For the Love of the Game

With varsity athletics on pause during the coronavirus pandemic, we needed a sports fix.

So we asked our friends in Archives and Special Collections and in athletics to help us find some fun mementos of Puget Sound sports history.

School spirit has taken many forms through the years, and so has the mascot. Before 1910, teams were known as the Grizzlies. Then the school adopted a lumberjack identity (after briefly considering, and we are not making this up, a salmon). The muscular yet leprechaun-like Logger that adorned keychains, mugs, and even checkbook covers in the 1960s disappeared in the ’70s. The grizzly bear/lumberjack mashup called Grizz debuted in 2006. 

A peak moment in Logger sports history came on March 19, 1976, when Puget Sound upset Tennessee–Chattanooga to win the NCAA Division II men’s basketball title. Curtis Peterson ’76 was named the tournament’s Most Outstanding Player. 

Women were playing basketball on campus as early as 1909, fewer than 20 years after the game was invented. Teams had six players—including a “jumping center” and a “side center”—and dribbling was not permitted. Below, a team from 1912. (For their sake, we can only hope those weren’t their game-day uniforms and shoes.)

One of the earliest known relics of Logger football is the ticket below, from a 1901 game at the “Eleventh St. Grounds.” The playing field, on S. 11th between L and M streets, was also home to Tacoma’s baseball teams at the turn of the century. 

Students voted in late 1967 to change the school’s athletic colors from maroon and white to green and gold, as a sign of renewed school spirit—and an intentional nod to the NFL’s Green Bay Packers, a dynasty at the time. The “Green and Gold Era” spanned 30 years, from 1968 to 1998, and included one of the best runs in school football history: a 144-70-2 record from 1966 to 1987.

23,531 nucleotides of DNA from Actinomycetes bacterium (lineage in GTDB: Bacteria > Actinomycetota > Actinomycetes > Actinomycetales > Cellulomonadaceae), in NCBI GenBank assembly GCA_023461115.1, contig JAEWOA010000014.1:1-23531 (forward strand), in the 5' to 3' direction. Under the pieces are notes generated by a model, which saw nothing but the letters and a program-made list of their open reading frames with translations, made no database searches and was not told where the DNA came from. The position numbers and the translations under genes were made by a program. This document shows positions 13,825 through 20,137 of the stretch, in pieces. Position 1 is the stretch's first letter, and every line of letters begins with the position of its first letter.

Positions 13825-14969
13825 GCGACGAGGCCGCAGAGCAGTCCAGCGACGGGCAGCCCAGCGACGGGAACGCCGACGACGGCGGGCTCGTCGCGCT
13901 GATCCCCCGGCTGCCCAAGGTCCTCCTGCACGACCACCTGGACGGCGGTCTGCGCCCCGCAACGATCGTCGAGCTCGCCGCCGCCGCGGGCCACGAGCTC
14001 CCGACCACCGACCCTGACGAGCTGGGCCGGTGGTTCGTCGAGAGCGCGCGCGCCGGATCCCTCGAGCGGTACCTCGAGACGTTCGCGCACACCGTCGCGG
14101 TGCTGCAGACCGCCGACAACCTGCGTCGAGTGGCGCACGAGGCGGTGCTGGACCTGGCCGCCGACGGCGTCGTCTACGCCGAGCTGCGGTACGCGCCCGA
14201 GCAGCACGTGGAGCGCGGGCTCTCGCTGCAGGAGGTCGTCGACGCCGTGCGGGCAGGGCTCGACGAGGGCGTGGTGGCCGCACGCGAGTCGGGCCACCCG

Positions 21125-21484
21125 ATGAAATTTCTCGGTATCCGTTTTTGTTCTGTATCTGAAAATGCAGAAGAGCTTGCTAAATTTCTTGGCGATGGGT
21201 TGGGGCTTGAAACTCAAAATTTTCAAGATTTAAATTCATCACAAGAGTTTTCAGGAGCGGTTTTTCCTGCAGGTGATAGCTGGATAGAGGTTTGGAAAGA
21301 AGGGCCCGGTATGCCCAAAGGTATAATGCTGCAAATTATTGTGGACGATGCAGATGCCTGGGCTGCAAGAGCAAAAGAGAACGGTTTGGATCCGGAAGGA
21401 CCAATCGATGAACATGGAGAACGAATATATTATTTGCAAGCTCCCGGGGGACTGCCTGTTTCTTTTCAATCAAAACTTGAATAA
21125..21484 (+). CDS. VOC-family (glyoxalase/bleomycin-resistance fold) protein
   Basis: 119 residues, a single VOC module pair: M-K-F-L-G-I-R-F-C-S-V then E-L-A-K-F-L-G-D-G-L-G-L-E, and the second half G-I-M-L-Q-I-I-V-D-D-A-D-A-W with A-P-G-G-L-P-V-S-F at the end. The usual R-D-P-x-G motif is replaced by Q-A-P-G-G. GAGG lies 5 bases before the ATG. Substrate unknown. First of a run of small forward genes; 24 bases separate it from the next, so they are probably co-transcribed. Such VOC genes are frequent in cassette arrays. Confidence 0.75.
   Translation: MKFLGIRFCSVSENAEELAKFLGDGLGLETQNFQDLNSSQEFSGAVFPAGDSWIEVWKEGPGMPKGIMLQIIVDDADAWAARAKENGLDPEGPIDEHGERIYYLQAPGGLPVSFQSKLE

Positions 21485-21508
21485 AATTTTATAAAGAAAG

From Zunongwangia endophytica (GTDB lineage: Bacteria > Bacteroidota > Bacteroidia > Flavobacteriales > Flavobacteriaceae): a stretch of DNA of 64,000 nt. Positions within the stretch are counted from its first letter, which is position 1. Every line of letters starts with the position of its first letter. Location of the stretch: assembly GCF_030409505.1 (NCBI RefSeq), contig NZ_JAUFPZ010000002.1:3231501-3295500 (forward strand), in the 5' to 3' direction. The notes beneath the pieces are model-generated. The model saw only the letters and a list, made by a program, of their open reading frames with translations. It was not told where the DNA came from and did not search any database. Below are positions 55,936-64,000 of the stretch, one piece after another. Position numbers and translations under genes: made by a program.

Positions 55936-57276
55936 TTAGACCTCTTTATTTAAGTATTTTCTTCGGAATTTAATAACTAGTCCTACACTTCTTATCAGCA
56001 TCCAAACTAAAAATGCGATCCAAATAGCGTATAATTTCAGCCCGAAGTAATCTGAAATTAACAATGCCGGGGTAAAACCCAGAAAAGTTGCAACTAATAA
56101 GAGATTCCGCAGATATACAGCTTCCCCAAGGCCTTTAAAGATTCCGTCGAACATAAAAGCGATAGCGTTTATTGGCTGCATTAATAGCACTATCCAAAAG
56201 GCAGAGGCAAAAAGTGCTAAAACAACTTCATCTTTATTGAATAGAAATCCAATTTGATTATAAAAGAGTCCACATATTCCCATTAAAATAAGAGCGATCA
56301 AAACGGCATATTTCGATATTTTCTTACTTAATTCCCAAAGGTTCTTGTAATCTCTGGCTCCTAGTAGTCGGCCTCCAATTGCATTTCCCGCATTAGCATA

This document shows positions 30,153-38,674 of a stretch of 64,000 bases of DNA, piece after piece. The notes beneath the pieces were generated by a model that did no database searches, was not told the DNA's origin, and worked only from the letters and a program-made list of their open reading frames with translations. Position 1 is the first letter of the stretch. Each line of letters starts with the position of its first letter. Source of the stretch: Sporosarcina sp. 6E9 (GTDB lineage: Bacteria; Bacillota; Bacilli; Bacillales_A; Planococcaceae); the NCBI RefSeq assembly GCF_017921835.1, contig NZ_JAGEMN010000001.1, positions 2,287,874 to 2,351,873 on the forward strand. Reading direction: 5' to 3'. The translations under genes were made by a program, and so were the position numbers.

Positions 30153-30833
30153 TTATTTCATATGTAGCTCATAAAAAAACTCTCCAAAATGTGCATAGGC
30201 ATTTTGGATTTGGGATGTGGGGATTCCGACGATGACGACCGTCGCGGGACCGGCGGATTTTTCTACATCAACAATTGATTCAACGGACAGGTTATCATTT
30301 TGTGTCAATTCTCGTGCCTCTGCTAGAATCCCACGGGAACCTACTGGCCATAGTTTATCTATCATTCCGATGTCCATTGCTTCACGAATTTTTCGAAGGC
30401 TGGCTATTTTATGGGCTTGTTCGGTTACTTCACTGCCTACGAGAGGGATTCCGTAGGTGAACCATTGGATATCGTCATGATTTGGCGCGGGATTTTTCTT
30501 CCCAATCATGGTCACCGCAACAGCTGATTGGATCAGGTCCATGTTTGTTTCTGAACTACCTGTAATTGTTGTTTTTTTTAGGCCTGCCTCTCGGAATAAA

Crew coach Aaron Benson lent us a few oars—the maroon-and-white one is a modern carbon-fiber oar designed in what’s called, coincidentally enough, a “hatchet” shape. Its green-and-gold counterpart, made of spruce, dates to the 1970s or earlier and most likely was handmade at Pocock Racing Shells, which has built boats and oars for teams all over the Northwest. Company founder George Pocock is one of the heroes of the bestselling book The Boys in the Boat

Boxing’s heyday at Puget Sound was brief. The college established it as a varsity sport in September 1950, and three-time Golden Gloves winner “Irish” Pat McMurtry ’54 transferred from Gonzaga to Puget Sound to join the team. (That’s McMurtry at left in the photo below.) But fielding a full team—and finding schools to compete against—proved too tough. Within four months, boxing was downgraded to an intramural sport. 

Volleyball is “not too strenuous,” assured the Women’s Athletic Association in its 1939–40 brochure, and the tennis courts are “a fine place to get a sun tan, make new friends, and perfect your game.” The WAA and its predecessor, the Women’s Athletic Club, promoted recreation for female students from about 1925 until Title IX paved the way for varsity women’s sports in the early 1970s.

Puget Sound had a marching band for only a few years in the 1960s. The photo is from the 1966 Tamanawas, and the hat—called a shako—was donated by former band member Jerry Hines ’69. The jacket’s origin is unknown; it hung in the office of Robert Musser, director of bands, from 1974 until his retirement in 2005. 

Sure, today’s swimmers can buy sleek, high-tech racing suits, but have you ever tried swimming in a thick, skirted bathing suit? This Jantzen number dates to the mid-1930s. 

Kaye Hall Greff ’73 was just 17 when she won two gold medals and a bronze at the 1968 Olympics. Later, as a Puget Sound student, she earned three golds at the World University Games. 


Photos by Sy Bean and courtesy of Archives and Special Collections
Kay Hall Greff ’73 image by Getty Images
Published Oct. 12, 2020, as part of
Arches magazine